He is the son of a World War I veteran who served in Russia in a
largely, forgotten conflict.
A ten year old boy whose mother died during the darkest days of the
depression. A teenager who
accidentally fractured his leg so horribly that he had to wear a brace
during a year long
recovery and was left with a permanent disability.
A young man, adjudged
by doctors to be
physically unfit for military service, who tried enlisting anyway only
to be rejected. Then
undeterred, to later reapply for enlistment and be ultimately accepted
into the US Army in
the Spring of 1943.
After basic training and because of his physical
disability he was assigned
to a AAF MP company stationed in Clearwater, Florida. Sometime
assignment he and one of his superiors had a disagreement that resulted
in him being
transferred to the a training command to be schooled as a firefighter on a
crash crew. That training
took him to the swamps of Louisiana where he learned to operate various
types of heavy,
wheeled truck type equipment in all sorts of terrain. From there he was
sent to Fresno,
California. He's never spoken much about Fresno so I'm unsure of his
next stop was Grand Island, Nebraska and, I believe, his first encounter
with the B-29. He
shipped out for Guam from Seattle, Washington in early 1945.
Separation Qualification Record
(WD AGO Form 100)
The following are indicated for Cpl Edwin G. Renner
Military Occupational Assignments included:
- 1 Month as Pvt in Basic Air Corps (521)
- 8 Months as Pvt in Military Police (677)
- 23 Months as Cpl Fire Fighter (383)
- Engineer Fire Fighter School, Camp Pontchartrain, Louisiana, 6 wks, 1944, Crash Crew work and airraft fires and methods of control.
- Military Police School, St. Petersburg, Florida, 5 weeks, Tactics of Military Police.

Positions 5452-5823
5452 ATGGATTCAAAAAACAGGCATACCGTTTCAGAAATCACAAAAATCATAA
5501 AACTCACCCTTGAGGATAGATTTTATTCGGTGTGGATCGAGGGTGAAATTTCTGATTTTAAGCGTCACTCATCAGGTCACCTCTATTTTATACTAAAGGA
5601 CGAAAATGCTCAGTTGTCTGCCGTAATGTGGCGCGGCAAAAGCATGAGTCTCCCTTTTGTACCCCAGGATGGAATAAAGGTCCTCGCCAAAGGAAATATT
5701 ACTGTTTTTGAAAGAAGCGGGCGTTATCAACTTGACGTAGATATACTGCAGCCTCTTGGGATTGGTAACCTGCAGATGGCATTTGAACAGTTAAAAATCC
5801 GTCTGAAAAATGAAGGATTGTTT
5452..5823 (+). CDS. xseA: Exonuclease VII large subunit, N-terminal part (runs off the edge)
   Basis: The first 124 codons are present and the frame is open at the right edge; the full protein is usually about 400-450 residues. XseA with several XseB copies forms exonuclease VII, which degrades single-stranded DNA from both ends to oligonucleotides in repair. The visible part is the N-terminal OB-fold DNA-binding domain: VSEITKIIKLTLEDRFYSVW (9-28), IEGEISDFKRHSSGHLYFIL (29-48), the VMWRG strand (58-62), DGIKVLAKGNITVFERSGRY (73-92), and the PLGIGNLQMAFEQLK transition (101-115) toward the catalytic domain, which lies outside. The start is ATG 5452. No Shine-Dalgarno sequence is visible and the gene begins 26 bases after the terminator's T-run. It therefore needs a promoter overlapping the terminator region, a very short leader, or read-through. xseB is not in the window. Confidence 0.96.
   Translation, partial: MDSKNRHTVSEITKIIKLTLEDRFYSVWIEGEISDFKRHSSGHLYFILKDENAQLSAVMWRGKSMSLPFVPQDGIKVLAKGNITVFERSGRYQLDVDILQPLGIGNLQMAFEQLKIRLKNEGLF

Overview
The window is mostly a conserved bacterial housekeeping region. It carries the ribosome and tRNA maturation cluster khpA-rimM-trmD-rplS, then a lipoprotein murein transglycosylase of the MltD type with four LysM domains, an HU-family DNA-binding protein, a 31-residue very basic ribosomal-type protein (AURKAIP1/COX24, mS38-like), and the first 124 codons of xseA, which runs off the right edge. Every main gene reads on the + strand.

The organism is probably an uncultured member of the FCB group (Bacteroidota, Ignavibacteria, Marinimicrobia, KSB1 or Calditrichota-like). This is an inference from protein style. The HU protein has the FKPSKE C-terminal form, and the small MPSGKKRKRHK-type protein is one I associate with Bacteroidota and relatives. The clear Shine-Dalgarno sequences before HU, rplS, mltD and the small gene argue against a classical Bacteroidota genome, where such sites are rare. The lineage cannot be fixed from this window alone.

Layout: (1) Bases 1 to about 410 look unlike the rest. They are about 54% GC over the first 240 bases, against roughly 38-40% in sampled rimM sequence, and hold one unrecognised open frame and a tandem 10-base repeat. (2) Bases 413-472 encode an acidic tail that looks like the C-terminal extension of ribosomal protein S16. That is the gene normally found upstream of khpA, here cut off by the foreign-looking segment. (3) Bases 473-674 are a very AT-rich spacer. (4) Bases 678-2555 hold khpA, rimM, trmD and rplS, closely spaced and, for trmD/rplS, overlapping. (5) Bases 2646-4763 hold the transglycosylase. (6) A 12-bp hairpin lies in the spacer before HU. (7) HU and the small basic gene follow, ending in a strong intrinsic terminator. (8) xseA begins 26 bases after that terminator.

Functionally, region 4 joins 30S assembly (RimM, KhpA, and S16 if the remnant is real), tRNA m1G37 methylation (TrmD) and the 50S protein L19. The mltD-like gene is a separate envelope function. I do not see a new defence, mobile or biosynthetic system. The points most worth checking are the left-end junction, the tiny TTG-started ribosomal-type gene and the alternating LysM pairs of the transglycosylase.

| Cpl Edwin G. Renner arrived on Guam 27 January 1945 and departed on 7 November 1945 according to his Enlisted Record and Report of Separation Honorable Discharge (WD AGO 53-55)
During my childhood years (I was born on Jul 1945 while he was on
Guam) I recall him
speaking about many different things both war related and otherwise
while serving on Guam.
A sampling of those include:
It seems that rats were a big problem on Guam and one of his diversions
was to try and build
a sea horse collection. This became an exercise in futility since the
rats always found a way
to eat the specimens while they were drying regardless of the safeguards
devised to defeat
On at least one occasion he was on a B-29 flight whose purpose was to
shakedown a repaired
plane and bomb the airfield on Rota. Rota was still held by the Japs and
their airstrip had to be
periodically bombed to keep them from assembling an attack threat.
On another occasion, a P-51 landed at North Field and was refueled. Upon
takeoff, one of its
two wing tanks came off. The pilot lost control before he could jettison
the other wing tank. My
father was part of the group assigned to locate the pilot's remains in
the jungle. Their first attempt
netted all but the pilots head. Returning the next day they found the
head wedged between two
One Rainy night a B-29, returning from a raid on Japan, crashed short of
the North Field runway.
The men in my father's crash crew wanted to mount a search for
survivors. From past experience
they knew that when a B-29 crashed, the tail section would usually break
away from the main
body of wreckage and the tail gunner would sometimes survive. Their
officer in charge refused
to allow a search to be conducted. Disobeying orders, my father and his
comrades descended the
cliffs at the runway's end. Arriving at the crash site, they found that
the tail section had been thrown
free of the plane and the tail gunner, although injured, was still
alive. My father never spoke of the
rest of the plane's crew so one can only assume that they met a far
worse fate than the tail gunner’s.
The rescue party, equipped with little more than axes, rigged a
stretcher from raincoats. Taking
turns carrying the injured tail gunner, the men scaled the wet and
slippery cliffs. The injured gunner
was taken to the medical aid station for treatment. I asked my father if
his crew received any sort
of commendation for their action and he replied simply, no. I have often
wondered whether the
rescued tail gunner lived and if he had, did he know the circumstances
of his rescue.